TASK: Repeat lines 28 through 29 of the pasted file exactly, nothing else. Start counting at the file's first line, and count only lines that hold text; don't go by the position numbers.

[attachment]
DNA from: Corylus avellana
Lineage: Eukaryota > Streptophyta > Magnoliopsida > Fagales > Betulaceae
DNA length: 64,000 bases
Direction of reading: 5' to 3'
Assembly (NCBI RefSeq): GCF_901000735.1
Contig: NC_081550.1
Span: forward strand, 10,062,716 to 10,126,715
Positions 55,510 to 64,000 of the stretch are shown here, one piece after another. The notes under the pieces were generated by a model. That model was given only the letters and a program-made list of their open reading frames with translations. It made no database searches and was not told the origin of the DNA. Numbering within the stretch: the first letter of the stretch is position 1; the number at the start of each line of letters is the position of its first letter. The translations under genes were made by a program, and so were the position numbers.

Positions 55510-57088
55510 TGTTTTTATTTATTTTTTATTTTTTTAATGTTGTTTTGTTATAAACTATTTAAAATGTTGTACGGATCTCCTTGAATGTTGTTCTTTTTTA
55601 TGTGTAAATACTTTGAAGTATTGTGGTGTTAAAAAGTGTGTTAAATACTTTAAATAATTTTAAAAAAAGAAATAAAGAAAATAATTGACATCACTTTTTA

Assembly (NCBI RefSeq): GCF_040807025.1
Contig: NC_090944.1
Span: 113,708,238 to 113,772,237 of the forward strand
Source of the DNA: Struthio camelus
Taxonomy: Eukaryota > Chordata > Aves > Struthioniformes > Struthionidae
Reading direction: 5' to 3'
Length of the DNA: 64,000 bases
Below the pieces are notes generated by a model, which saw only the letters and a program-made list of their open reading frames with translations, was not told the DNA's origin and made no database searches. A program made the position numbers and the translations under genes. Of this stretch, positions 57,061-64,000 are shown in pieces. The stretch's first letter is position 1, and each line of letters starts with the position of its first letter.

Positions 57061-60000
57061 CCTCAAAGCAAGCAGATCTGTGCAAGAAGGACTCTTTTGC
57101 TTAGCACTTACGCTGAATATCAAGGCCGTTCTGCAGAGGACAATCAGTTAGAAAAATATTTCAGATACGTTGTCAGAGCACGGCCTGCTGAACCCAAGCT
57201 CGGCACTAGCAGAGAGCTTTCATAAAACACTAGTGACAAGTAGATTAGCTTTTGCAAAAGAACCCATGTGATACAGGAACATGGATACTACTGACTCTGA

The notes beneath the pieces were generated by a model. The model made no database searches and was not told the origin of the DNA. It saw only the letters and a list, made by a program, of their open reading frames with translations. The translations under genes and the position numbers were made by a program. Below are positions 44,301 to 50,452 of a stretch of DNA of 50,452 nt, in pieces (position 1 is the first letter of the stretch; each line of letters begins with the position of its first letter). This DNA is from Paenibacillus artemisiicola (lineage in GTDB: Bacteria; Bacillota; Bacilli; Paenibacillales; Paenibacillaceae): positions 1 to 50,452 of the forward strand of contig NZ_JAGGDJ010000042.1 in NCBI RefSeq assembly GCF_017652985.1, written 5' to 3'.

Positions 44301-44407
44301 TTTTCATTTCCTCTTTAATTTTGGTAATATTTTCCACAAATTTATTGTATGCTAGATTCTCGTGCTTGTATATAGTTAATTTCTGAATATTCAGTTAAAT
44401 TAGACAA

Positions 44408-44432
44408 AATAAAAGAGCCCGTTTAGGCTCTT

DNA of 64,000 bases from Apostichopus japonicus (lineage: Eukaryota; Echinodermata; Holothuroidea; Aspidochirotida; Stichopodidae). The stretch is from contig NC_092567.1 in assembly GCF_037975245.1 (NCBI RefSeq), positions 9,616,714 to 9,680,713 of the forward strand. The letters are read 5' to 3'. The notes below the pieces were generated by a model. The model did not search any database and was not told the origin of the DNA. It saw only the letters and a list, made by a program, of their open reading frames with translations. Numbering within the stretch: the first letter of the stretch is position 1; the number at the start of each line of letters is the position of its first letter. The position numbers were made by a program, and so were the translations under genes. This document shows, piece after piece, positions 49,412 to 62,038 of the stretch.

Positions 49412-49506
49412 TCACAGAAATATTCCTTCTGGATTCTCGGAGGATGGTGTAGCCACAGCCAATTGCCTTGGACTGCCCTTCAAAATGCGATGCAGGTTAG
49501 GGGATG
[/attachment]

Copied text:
Positions 44408-44432
44408 AATAAAAGAGCCCGTTTAGGCTCTT